What I have learned from our Autism Spectrum experience so far is that there is a huge potential to affect change and create improvements.
It’s hard at first, but we dug it out and pushed that plow. After seeing how far we could go, we started to apply the same principles that got us to those successes and we have been able to continue to replicate that success.
Being an Autism Parent is such a full time job that never ends. Here is a short list of factors that helped to propel us to success.
1. YOU AS THE PARENT ADVOCATE HAVE TO ACCEPT TOTAL RESPONSIBILITY TO BE IN THE DRIVER’S SEAT.
Buckle in and take the wheel. Yes, the experts are there to guide you, but you have to take ownership of the decisions and find what works best for your child. No one knows your child like you do. If something is not working, shout it out, change course. If you think your child can do more, RAISE EVERYONE’S expectation on the TEAM.
2. YOU HAVE TO BE ORGANIZED.
Find a system and schedule that works for you. Keep all the reports from every member of the TEAM (Doctors, Teachers, & Therapists). Review the status regularly. Read the reports and compare the current progress of your child with both the past and expected progress. Steady, consistent, and organized.
3. WEAR THE HATS…ALL OF THEM.
It’s just the way it is. Accept it and move on. You need to establish a knowledge base in Speech Therapy, Behavioral/ABA Therapy, Sensory Issues (Occupational & Physical Therapy), Stimming, Early Intervention, FAPE , IEP, Standards Based IEP, Common Core, Accommodation, Modification,Learning Disorders (Dyslexia, Dyspraxia, Dyscalcula, Dysgraphia, Attention Disorders, Executive Functioning Issues), Anxiety, and Nutrition/Diet. And there are always more. At first it’s just the cliff notes version. You will be overwhelmed, but you will start to wade into deeper waters and feel more confident.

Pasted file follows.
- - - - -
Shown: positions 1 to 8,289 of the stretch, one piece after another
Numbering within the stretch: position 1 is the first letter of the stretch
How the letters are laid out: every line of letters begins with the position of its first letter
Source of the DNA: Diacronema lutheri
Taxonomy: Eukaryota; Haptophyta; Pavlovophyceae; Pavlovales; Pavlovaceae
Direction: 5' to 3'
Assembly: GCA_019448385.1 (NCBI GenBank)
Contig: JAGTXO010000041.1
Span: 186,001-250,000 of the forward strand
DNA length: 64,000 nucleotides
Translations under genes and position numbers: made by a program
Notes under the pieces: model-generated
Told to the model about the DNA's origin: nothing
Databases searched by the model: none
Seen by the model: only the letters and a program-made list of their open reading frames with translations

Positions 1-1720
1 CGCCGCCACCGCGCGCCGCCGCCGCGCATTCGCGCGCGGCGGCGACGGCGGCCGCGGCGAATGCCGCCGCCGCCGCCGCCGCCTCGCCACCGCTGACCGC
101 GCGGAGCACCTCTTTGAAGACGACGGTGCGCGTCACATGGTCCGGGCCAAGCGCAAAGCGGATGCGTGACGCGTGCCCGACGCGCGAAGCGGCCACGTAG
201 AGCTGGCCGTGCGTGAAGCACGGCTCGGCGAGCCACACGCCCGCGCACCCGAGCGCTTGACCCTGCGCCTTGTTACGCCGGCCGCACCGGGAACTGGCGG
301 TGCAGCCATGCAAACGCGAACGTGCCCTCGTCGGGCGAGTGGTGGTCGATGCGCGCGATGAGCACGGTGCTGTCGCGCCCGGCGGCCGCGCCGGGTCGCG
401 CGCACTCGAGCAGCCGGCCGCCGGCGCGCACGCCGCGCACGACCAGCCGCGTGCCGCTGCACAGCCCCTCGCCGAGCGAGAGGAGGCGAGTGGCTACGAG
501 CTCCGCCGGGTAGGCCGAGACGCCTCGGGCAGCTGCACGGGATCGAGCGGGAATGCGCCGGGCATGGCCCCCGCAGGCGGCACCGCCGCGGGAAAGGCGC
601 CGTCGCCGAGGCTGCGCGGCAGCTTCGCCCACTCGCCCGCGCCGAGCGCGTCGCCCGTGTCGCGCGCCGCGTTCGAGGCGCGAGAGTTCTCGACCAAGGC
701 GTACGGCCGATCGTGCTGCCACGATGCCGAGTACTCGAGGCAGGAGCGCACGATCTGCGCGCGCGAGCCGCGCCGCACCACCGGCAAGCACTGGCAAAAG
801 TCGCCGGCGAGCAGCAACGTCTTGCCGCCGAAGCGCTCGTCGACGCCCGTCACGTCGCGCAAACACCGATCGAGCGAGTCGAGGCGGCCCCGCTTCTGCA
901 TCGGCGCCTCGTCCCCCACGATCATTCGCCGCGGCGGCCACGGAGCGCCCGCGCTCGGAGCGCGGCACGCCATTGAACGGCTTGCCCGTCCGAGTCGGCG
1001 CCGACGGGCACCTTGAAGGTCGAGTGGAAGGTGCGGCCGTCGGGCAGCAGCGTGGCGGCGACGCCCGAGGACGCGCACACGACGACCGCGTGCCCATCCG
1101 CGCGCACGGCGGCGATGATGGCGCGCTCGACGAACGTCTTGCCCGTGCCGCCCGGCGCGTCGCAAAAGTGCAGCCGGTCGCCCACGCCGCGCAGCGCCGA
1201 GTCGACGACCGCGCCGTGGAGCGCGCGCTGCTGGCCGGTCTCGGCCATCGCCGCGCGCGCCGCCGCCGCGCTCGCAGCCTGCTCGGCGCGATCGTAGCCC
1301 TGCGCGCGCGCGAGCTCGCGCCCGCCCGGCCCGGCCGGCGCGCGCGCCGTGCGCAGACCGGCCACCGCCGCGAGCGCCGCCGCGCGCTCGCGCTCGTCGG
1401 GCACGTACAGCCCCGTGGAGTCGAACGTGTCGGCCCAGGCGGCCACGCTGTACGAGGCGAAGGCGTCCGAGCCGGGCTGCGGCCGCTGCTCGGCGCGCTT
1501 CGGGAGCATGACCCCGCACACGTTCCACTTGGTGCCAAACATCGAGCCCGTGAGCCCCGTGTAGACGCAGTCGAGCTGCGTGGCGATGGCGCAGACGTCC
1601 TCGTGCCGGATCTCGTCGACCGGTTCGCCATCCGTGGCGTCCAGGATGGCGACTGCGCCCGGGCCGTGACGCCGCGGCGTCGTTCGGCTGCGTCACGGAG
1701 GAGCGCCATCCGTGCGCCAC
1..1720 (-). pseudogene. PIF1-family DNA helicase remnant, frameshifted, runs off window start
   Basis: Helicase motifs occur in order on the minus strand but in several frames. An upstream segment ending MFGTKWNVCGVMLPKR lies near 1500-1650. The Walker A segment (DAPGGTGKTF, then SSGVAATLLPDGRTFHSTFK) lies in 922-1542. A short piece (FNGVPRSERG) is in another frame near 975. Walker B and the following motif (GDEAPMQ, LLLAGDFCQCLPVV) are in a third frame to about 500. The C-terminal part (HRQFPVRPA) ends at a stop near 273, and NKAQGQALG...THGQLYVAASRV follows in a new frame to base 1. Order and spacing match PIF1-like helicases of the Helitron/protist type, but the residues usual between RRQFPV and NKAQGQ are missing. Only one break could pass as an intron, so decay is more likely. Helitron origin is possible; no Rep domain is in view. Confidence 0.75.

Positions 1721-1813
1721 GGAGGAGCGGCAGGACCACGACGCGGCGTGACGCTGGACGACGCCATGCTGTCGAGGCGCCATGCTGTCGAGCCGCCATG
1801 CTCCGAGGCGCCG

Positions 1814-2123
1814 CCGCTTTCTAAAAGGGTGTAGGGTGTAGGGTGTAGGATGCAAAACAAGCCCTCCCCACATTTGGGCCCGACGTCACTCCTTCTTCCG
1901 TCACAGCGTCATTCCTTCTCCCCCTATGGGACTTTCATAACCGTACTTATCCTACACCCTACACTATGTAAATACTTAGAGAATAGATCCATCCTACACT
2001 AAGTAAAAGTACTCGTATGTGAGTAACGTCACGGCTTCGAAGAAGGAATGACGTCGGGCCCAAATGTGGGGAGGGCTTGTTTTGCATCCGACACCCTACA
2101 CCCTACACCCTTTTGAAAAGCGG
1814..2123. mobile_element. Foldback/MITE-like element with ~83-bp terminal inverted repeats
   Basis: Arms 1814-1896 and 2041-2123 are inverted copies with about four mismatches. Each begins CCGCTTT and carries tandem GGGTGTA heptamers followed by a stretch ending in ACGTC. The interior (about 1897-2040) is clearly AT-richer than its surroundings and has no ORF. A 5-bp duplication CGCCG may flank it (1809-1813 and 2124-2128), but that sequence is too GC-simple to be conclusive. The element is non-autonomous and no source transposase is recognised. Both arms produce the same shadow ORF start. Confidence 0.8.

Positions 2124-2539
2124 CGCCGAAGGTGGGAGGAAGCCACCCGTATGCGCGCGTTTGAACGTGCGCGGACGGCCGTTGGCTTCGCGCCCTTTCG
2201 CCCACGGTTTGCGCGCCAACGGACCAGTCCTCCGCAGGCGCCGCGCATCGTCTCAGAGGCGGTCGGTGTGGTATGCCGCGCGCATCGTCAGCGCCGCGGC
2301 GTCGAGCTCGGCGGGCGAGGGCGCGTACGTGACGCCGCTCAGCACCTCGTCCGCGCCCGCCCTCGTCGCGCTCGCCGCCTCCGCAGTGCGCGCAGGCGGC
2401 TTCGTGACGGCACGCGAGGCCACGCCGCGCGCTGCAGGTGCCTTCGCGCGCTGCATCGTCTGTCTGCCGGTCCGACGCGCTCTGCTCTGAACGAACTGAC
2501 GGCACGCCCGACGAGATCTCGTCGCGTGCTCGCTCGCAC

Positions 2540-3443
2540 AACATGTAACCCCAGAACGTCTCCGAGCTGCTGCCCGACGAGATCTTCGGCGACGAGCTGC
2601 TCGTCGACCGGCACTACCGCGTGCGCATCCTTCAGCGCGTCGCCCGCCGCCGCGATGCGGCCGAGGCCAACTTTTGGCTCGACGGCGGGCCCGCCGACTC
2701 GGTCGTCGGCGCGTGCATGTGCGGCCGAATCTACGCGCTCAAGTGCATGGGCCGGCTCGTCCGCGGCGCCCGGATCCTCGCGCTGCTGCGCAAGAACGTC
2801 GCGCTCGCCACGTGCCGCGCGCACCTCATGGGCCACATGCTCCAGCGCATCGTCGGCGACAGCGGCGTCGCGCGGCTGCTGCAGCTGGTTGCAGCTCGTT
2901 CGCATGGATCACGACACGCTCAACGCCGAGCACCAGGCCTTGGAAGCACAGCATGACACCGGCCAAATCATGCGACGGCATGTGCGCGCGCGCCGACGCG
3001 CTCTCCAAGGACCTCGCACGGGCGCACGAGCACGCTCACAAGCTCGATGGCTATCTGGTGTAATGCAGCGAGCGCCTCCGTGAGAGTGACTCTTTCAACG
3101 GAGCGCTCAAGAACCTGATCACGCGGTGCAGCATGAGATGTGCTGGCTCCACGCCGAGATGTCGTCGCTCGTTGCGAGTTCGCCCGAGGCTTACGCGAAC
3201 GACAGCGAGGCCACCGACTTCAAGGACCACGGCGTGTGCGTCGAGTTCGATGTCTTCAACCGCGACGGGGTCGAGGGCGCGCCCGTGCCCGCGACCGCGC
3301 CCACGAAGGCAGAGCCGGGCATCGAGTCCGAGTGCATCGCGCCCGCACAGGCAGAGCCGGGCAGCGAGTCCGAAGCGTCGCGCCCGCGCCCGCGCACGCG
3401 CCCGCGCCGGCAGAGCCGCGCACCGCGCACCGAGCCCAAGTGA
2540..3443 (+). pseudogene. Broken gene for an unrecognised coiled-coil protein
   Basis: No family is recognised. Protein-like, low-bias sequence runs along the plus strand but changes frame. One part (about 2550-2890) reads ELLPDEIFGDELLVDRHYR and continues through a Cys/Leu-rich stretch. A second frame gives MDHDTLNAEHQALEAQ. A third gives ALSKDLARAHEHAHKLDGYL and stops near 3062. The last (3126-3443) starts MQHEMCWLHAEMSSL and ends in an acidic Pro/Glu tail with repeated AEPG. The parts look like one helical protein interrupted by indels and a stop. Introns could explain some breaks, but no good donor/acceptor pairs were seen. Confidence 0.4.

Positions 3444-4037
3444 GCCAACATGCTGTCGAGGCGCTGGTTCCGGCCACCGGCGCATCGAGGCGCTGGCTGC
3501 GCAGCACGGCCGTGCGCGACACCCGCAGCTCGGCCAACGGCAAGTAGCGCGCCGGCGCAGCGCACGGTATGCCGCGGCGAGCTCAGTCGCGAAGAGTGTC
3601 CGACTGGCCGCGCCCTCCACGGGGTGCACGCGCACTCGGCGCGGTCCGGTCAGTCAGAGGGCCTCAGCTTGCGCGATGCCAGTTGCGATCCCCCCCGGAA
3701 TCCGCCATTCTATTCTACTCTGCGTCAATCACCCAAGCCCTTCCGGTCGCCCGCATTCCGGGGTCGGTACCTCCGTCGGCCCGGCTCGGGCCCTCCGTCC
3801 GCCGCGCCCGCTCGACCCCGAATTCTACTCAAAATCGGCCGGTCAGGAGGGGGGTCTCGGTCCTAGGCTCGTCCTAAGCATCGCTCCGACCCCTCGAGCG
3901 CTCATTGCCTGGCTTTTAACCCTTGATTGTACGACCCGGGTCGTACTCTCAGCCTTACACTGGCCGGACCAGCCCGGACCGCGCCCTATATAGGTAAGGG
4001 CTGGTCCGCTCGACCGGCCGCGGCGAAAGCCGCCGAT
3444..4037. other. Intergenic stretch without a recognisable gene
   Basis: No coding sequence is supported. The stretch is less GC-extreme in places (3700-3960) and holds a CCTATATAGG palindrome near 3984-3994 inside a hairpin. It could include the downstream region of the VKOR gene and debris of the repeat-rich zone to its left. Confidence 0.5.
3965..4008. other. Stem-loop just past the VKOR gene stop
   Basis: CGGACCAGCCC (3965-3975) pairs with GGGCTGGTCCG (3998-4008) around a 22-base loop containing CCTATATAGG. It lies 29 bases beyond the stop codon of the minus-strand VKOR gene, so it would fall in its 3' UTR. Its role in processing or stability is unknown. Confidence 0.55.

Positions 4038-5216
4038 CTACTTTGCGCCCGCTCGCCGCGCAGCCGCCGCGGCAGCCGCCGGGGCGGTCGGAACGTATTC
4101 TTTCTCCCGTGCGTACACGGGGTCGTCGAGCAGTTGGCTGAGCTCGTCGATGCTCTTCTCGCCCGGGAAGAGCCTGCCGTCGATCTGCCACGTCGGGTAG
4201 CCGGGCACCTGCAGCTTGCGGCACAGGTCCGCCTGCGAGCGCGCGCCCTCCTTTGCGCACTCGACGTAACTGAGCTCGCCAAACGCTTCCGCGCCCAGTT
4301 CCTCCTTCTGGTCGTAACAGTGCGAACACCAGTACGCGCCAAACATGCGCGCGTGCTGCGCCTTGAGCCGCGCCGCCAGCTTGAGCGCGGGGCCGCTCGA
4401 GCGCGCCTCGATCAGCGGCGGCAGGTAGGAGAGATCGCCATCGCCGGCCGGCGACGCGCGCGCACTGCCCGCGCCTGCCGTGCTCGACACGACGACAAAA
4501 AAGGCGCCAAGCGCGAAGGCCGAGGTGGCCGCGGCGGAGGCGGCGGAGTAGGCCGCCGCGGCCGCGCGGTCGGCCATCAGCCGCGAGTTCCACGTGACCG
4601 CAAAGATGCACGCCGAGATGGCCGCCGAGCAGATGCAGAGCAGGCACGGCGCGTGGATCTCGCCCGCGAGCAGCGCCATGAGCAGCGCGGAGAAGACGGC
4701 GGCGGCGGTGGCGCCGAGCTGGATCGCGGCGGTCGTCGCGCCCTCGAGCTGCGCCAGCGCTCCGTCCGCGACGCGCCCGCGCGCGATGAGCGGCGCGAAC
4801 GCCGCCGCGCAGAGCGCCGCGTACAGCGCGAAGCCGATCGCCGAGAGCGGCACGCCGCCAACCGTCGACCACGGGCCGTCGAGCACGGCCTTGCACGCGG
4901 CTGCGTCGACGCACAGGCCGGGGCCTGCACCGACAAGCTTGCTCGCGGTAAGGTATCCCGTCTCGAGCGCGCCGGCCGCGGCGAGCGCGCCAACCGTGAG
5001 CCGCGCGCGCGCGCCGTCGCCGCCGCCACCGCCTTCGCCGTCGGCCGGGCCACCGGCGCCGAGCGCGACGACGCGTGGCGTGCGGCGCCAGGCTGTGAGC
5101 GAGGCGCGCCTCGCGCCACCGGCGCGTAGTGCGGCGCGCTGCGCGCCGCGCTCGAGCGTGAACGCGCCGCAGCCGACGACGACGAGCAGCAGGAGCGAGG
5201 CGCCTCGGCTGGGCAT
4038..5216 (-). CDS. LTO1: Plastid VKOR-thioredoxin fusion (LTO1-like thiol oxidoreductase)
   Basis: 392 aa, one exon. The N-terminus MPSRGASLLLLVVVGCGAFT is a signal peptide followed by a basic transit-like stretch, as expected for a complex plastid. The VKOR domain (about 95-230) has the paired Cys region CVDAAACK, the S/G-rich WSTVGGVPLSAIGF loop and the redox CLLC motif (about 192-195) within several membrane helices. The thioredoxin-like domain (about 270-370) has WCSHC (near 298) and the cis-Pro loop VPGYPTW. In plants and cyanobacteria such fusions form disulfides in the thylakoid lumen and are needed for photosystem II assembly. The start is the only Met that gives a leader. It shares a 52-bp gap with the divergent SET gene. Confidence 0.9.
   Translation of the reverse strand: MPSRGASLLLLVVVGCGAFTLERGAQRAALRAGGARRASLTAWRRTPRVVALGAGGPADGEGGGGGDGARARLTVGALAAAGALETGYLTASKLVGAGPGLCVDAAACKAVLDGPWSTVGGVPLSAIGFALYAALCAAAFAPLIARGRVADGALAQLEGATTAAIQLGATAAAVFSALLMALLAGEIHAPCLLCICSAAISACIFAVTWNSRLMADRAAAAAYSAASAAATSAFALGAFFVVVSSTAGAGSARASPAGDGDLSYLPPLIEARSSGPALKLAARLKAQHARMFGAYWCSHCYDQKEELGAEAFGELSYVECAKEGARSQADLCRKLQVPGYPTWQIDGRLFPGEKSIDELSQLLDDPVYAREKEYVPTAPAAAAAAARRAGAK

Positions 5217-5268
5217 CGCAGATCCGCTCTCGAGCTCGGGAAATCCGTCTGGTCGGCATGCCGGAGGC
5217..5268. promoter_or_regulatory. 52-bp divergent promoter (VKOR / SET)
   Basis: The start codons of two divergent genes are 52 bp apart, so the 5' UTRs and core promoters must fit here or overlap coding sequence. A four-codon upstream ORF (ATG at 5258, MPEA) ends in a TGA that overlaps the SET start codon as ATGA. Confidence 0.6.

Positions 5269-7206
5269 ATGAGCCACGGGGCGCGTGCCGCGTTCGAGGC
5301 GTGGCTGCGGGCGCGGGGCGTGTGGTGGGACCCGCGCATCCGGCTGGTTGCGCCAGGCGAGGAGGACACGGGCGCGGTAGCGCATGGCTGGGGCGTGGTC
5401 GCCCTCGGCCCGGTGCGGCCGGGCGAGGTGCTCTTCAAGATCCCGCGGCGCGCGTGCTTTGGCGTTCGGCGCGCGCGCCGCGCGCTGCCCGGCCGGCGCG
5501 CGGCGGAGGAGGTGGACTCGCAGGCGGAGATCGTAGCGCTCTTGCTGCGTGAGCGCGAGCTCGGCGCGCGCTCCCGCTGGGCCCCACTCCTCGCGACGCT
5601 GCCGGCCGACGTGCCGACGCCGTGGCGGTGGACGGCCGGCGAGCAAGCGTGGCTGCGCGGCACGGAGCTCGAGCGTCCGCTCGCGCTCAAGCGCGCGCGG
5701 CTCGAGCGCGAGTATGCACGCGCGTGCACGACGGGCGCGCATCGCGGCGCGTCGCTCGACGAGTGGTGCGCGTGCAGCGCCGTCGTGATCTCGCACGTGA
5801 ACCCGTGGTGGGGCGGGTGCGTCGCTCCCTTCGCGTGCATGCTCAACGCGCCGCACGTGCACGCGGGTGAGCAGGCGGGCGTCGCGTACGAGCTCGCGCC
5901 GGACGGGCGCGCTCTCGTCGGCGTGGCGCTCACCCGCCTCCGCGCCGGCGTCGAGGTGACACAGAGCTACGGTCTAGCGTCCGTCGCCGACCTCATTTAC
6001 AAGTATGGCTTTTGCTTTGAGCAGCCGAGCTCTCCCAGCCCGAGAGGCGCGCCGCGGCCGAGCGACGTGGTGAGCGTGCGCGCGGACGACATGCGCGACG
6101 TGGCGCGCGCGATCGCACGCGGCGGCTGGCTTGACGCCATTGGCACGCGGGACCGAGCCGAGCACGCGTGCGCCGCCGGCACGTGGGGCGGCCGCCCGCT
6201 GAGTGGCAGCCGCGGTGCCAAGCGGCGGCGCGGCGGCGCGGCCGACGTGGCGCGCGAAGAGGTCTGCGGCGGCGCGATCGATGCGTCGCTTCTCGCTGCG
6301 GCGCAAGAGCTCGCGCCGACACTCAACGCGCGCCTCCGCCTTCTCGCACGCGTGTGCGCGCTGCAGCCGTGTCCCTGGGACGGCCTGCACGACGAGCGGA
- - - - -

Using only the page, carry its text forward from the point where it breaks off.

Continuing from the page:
4. DATA IS YOUR NEW BEST FRIEND. DATA DOESN’T LIE. REQUIRE DATA.
Do not accept or rely on anecdotal stories and descriptions of your child’s progress. If you want to change their treatment or education plan, ask for data. Request and schedule meetings to review your child’s program. If the TEAM wants to change treatment or an education plan…ask for data. Even if you are unsure of what is being suggested, REQUIRE DATA. DATA, DATA, DATA. Did I mention DATA?
5. STAY ENGAGED. TUNE INTO CURRENT PROGRESS, BUT PROJECT TO NEXT YEAR.
There is no idle time. There is no complacency. You have to keep moving. Purge your fears or stress, whoop up your success, and then. . . PUSH FORWARD. This is the mindset that drives growth and increased potential.The journey never stops. You have to keep moving and thinking ahead. The challenges get accomplished and evolve into new challenges. It’s like riding the wave, taking a deep breath, and getting ready for the next set.
6. BE HIGHLY INVOLVED & ENGAGED WITH THERAPISTS AND TEACHERS.
Stick it out and stay the course. Talk, talk, talk, until you get a free-flow of communication. I use the analogy of being in a marriage with zero ability for a divorce. Follow up and follow through. Know the grade level standards and find a way to get your child to that level. Challenge the TEAM to do it too. Meet regularly to evaluate progress of IEP. Don’t just have the annual IEP and leave it at that. Meet towards the end of the year and inventory of progress. Discuss what is and is not working and challenge the TEAM to do more.
Stay agile, stay innovative, and integrative in your thinking. Each child needs highly personal and individualized support to achieve. You can get them there.